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Apprentice Story: Yuridia

Photo credit: Erin Mahoney

Yuridia is one of the participants of our six-month software engineering apprenticeship! She sat down with Techtonica volunteer Mel Burke to share her story. You can support her journey at techtonica.org/donate.

Tell us a little about where you’re from and where you grew up.

I was born in the desert of Sonora Mexico, where programming is not really a career option and studying engineering is not really affordable. Luckily for me, when I was 10 years old, I was a sneaky child, so while my mother was taking adult high school classes, I would run away from childcare and join the adult computer classes next door. I learned internet basics, Word, and Powerpoint 2000. That’s when my mother decided we had to move to San Francisco for what she called “better opportunities.”

So I grew up here in the Mission District of San Francisco. I went through middle school, high school, and learned English — but I was never introduced to coding. There was one computer class on Photoshop, and I couldn’t take it because it was an elective class only for kids who were in advanced English classes.

What made you decide to apply for Techtonica?

Prior to Techtonica, I took classes in engineering and computer science at City College of San Francisco. For one final project our team had to build two 27-foot racing cars and, while my handcrafting and mechanical skills were pretty poor, I knew I could program. So for one of our cars, we decided to build and program an electric Arduino Uno mini robot instead. This helped us tie first place in the final competition.

This was the moment I decided I wanted a career in coding. So I joined a local program called Mission Techies, where I learned and then gave basic tech support for low-income families, developed websites for San Francisco local businesses, and came up with the idea of having an app to take attendance in after-school programs using QR codes.

I kept going after that, learning coding by myself using online resources while working full-time retail jobs and teaching dance to high school students to provide for myself and pay for school tuition. As I tried applying for internships — or even simple office jobs — I only got rejection after rejection, which was very discouraging. Then I found Techtonica. I applied, and they gave me a big reason to not give up on my dream and try again.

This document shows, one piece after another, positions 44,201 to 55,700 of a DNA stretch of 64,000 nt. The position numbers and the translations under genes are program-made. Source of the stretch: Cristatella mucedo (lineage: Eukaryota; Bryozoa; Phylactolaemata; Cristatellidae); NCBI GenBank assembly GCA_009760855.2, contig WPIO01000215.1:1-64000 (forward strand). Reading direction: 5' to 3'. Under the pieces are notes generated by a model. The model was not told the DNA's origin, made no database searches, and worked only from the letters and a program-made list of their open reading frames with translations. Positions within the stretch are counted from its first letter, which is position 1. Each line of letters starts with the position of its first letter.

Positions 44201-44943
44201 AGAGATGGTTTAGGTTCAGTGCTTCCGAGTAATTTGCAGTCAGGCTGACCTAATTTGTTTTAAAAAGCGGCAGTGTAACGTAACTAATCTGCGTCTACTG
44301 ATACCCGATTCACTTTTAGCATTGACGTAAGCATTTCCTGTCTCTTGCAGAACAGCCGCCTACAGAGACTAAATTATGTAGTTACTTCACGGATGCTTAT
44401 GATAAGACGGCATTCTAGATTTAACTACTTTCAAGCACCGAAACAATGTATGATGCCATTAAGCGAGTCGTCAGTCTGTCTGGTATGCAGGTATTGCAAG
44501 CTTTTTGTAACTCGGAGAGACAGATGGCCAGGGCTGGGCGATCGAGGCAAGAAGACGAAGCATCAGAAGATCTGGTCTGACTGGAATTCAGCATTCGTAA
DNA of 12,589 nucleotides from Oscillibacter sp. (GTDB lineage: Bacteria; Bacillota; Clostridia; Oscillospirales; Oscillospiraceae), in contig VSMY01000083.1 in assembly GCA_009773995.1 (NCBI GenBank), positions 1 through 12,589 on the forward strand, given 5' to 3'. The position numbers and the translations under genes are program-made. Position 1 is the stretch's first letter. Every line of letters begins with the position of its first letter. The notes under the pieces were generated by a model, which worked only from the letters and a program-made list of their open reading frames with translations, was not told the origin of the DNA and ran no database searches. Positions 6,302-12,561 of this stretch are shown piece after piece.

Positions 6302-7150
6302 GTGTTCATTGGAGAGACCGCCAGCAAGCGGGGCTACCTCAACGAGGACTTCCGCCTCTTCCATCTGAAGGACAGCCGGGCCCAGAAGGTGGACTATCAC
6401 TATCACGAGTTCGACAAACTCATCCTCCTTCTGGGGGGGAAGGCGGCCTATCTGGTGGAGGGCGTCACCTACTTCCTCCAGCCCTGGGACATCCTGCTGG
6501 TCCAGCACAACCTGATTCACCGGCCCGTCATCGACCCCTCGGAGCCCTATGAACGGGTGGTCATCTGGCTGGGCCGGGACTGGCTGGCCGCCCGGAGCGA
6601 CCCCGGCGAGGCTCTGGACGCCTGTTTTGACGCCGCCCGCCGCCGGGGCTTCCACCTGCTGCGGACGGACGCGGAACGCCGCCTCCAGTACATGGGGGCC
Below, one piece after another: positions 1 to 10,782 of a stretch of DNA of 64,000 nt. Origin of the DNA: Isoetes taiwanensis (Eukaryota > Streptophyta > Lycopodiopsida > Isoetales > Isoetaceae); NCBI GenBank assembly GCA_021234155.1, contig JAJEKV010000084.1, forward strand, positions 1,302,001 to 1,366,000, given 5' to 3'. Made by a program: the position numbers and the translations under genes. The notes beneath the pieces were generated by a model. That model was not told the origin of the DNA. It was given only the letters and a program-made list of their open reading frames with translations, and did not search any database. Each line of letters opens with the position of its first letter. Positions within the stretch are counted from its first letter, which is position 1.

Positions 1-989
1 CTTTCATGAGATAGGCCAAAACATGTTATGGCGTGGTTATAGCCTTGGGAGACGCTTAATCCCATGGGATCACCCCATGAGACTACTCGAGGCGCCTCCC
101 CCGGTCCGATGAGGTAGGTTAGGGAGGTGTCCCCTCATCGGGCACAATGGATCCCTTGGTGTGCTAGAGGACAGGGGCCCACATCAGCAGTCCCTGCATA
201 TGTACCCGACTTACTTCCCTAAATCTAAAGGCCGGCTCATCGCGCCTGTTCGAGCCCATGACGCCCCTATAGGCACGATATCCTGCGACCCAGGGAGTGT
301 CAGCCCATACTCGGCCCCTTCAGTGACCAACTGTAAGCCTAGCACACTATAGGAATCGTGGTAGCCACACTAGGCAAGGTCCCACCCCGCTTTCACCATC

What are you most excited to learn while in the program?

I am excited about having ideas and be able to build them and bring them to real life. Also, I have never seen so many women working together as I have in the past Techtonica workshops, and my current time in the program. It is powerful and is a way of healing for me, too. After so much struggle and rejection and feeling that I don’t belong, I can see that I’m not alone in this career path.

We all come from different backgrounds and seeing us working together is really exciting. We are supporting each other. It feels positive and safe. People will try to elaborate with you on your questions.

Is there anything you want to change about the tech industry specifically?

I want to be part of the movement to close the gap of women and diversity in the tech industry. If you are all from the same background or have the same ideas, then your product will look great — for one type of person only. If you have different people collaborating from different backgrounds and different ideas, at the end of the day the project is going to benefit more people.

And later on, when other women decide they want to come work in tech, they will see people like us and know there are more of us so they will come here too.

What’s your dream project?

My focus right now is building and designing web apps for education, but my biggest dream will be working with future technologies such as VR prototyping. I want to be part of a team developing video games. I’ve been trying to learn JavaScript by coding phone games from tutorials. I followed a tutorial for recreating Pong and Brickbreaker so far, but I want to do Mario.

Photo credit: Tony DiPasquale

You can see Yuridia tell her story at our launch celebration here.

If you or your company might be interested in supporting apprentices like Yuridia, please donate at techtonica.org/donate or take a look at techtonica.org/sponsor.

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Free tech training and job placement for local women and non-binary adults in need.

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Techtonica

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Free tech training and job placement for local women and non-binary adults in need.

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